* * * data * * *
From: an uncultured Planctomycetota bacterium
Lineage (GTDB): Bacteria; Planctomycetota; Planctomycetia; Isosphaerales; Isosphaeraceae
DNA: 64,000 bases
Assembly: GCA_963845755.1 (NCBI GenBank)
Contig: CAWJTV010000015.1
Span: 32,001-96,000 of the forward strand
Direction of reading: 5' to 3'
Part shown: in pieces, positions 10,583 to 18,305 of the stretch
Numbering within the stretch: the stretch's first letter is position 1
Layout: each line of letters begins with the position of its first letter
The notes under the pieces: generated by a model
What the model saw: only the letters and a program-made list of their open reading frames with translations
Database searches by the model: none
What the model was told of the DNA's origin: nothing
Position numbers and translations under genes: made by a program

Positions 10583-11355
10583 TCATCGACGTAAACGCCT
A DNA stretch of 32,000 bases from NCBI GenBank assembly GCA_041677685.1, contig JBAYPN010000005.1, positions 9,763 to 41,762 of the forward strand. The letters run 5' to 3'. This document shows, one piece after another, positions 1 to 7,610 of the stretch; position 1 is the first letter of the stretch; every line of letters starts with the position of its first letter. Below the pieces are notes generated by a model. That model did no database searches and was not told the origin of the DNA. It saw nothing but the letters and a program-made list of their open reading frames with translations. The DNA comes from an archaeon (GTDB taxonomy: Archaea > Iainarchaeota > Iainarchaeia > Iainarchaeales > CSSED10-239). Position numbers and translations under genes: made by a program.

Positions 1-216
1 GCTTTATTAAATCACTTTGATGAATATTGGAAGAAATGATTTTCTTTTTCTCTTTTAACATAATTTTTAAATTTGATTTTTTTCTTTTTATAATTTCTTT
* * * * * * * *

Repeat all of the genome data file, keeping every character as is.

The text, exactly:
From: an uncultured Planctomycetota bacterium
Lineage (GTDB): Bacteria; Planctomycetota; Planctomycetia; Isosphaerales; Isosphaeraceae
DNA: 64,000 bases
Assembly: GCA_963845755.1 (NCBI GenBank)
Contig: CAWJTV010000015.1
Span: 32,001-96,000 of the forward strand
Direction of reading: 5' to 3'
Part shown: in pieces, positions 10,583 to 18,305 of the stretch
Numbering within the stretch: the stretch's first letter is position 1
Layout: each line of letters begins with the position of its first letter
The notes under the pieces: generated by a model
What the model saw: only the letters and a program-made list of their open reading frames with translations
Database searches by the model: none
What the model was told of the DNA's origin: nothing
Position numbers and translations under genes: made by a program

Positions 10583-11355
10583 TCATCGACGTAAACGCCT
A DNA stretch of 32,000 bases from NCBI GenBank assembly GCA_041677685.1, contig JBAYPN010000005.1, positions 9,763 to 41,762 of the forward strand. The letters run 5' to 3'. This document shows, one piece after another, positions 1 to 7,610 of the stretch; position 1 is the first letter of the stretch; every line of letters starts with the position of its first letter. Below the pieces are notes generated by a model. That model did no database searches and was not told the origin of the DNA. It saw nothing but the letters and a program-made list of their open reading frames with translations. The DNA comes from an archaeon (GTDB taxonomy: Archaea > Iainarchaeota > Iainarchaeia > Iainarchaeales > CSSED10-239). Position numbers and translations under genes: made by a program.

Positions 1-216
1 GCTTTATTAAATCACTTTGATGAATATTGGAAGAAATGATTTTCTTTTTCTCTTTTAACATAATTTTTAAATTTGATTTTTTTCTTTTTATAATTTCTTT